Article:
Roman Catholic Bishop of Saskatoon, Donald Bolen.
The Catholic Church in Canada is expressing its support for the United Nations Declaration on the Rights of Indigenous People
Bishops across the country signed onto two separate documents this week outlining the Catholic response to calls to action from the Truth and Reconciliation Commission.
The first text is a response to Action 48 of the TRC, which calls on church and faith parties to formally adopt and comply with the principles of the UN declaration on Indigenous people.
The second Catholic document addresses and renounces the history of the so-called “Doctrine of Discovery.” This is the idea that formulated in the 16th century that European settlers had the right to acquire lands even though Indigenous people were already living there.
The document from the Catholic Church this week says these were “illegitimate concepts and principles used by Europeans to justify the seizure of land previously held by Indigenous peoples.”
“The TRC process has brought about a painful awakening for many Catholics, and we see our culpability much more clearly than we did before,” says Roman Catholic Bishop of Saskatoon, Donald Bolen.
The Saskatoon Bishop says through these documents the Catholic Church in Canada is hoping to fully engage in the reconciliation process outlined by the TRC as well as distance themselves from the many errors and falsehoods perpetuated, often by Christians, during the “Age of Discovery.”
“We are trying to be faithful to the TRC call to action and repudiate any attitude which suggested that Europeans could come in and take what belonged to indigenous people,” says Bolen.
In regard to adopting the UN declaration, Bishop Bolen says the TRC was very clear that the church needs to “walk together” with indigenous people.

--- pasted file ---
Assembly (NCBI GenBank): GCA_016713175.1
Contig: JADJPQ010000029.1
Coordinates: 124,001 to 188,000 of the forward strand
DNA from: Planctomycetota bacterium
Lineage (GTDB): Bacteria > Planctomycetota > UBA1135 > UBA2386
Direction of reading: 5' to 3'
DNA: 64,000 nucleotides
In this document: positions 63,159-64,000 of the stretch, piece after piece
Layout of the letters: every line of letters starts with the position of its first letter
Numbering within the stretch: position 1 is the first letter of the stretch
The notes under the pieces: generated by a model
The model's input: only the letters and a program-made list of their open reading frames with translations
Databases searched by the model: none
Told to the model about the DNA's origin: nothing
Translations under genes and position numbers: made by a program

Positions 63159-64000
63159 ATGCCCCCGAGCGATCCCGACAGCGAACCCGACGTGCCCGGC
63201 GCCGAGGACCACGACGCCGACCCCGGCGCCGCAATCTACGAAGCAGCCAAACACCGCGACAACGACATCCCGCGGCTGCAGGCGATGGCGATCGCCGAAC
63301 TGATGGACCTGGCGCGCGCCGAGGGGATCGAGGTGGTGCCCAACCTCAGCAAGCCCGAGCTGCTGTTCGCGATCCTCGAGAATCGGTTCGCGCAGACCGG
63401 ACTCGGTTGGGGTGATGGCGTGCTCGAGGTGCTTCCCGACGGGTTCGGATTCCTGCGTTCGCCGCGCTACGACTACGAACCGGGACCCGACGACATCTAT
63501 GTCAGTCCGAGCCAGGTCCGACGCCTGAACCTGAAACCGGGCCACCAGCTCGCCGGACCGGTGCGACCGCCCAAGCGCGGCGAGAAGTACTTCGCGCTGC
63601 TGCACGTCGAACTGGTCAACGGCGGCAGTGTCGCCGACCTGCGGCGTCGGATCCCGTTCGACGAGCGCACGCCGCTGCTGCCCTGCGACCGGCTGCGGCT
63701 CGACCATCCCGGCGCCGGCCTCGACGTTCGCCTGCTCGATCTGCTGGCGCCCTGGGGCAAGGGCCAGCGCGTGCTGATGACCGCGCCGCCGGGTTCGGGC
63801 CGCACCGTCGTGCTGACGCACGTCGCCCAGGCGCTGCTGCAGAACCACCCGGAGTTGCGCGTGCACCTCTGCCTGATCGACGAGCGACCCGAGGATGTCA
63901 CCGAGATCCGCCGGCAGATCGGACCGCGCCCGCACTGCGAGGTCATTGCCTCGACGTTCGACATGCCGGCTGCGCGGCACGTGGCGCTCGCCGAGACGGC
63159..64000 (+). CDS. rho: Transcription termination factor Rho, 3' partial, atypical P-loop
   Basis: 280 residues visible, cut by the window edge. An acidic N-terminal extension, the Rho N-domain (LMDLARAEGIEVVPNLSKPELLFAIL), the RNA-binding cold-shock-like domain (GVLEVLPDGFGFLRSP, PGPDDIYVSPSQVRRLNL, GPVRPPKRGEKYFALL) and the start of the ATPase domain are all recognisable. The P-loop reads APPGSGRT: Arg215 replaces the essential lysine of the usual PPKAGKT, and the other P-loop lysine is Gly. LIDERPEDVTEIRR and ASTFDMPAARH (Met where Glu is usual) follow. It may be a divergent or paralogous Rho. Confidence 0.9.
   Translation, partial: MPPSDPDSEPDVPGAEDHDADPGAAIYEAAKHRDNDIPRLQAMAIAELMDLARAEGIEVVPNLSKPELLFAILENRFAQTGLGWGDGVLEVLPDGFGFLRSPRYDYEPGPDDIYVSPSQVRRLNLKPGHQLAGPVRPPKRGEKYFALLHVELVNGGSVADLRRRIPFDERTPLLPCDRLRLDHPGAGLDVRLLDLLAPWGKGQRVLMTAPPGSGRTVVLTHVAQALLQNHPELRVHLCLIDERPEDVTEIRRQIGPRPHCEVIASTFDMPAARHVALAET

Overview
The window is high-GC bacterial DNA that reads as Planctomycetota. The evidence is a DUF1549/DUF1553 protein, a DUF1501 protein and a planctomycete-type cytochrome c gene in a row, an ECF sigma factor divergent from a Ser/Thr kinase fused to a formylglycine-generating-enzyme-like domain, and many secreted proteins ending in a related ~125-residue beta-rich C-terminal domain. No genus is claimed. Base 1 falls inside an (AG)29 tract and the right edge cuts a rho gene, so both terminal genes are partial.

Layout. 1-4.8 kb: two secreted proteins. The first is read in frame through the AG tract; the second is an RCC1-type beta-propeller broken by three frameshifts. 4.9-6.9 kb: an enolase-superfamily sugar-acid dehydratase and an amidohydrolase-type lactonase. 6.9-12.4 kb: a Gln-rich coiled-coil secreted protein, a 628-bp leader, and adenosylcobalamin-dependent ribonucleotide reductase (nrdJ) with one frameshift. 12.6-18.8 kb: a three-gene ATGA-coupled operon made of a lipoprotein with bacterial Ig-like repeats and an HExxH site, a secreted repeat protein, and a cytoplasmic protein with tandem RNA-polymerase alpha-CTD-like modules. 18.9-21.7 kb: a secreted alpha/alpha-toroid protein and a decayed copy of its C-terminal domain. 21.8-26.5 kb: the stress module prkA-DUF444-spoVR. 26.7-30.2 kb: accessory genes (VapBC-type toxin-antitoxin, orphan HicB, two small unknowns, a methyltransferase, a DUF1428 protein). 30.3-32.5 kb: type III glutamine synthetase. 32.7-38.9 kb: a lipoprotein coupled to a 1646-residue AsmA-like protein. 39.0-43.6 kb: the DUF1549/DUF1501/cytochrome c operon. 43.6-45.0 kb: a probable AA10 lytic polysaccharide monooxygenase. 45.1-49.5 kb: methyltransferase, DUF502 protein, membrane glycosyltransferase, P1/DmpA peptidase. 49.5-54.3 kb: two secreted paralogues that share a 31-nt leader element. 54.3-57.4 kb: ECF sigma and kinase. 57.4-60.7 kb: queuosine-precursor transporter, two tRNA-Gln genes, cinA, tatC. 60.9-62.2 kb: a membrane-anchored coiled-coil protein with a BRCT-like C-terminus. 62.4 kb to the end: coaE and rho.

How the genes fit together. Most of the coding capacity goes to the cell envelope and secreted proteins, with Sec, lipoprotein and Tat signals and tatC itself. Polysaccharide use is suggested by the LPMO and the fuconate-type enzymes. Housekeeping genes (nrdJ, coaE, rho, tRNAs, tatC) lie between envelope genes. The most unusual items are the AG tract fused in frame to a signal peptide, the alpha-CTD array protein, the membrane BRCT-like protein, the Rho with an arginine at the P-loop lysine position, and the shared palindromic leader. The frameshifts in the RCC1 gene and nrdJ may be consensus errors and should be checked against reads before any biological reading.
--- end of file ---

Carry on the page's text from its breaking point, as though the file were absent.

“There need to be tangible steps, so the church is taking up that offer and engaging Indigenous people in a new way.”
The two documents contain several commitments, which include a stronger emphasis on indigenous education in Catholic schools and seminaries, encouraging a stronger restorative justice model in the current legal system and supporting a national inquiry into missing and murdered Indigenous women.
In addition to being the Bishop of the Saskatoon Diocese, Bishop Donald Bolen serves as the Chairman of the Justice and Peace Commission of the Canadian Conference of Catholic Bishops. He says he has been following the TRC process closely.
“My deepest response is a sense of gratitude that the TRC report didn’t write off the churches,” says Bishop Bolen. “What they said was we want you to engage and we want you to engage with the past and present honestly.”
Another recommendation from the TRC report was for Pope Francis to travel to Canada and apologize in person for the Catholic Church’s role in the Canadian residential schools.
Bishop Bolen says he is convinced this would be a positive step in reconciliation.
“The request from the TRC isn’t saying the pope is personally to blame for everything that happened in residential schools, but it is our understanding of family and the pope is the father of our family, so there is a desire for him to be involved by coming and meeting with Indigenous peoples and apologizing and I find that very convincing.”
Bishop Bolen says this TRC recommendation has been communicated to Pope Francis in a sympathetic way and the Saskatoon Bishop is confident the Pope will take the matter seriously.
However he does say Pope Francis gets far more invitations than he is able to accept, so Canadians will have to wait and see what happens.
In the meantime, Bishop Bolen hopes Catholics across Saskatchewan will all commit to concrete ways to engage in the process of reconciliation moving forward.
He also encouraged everyone to take the time to read all 98 TRC recommendations as well as Volume 6 of the TRC Report.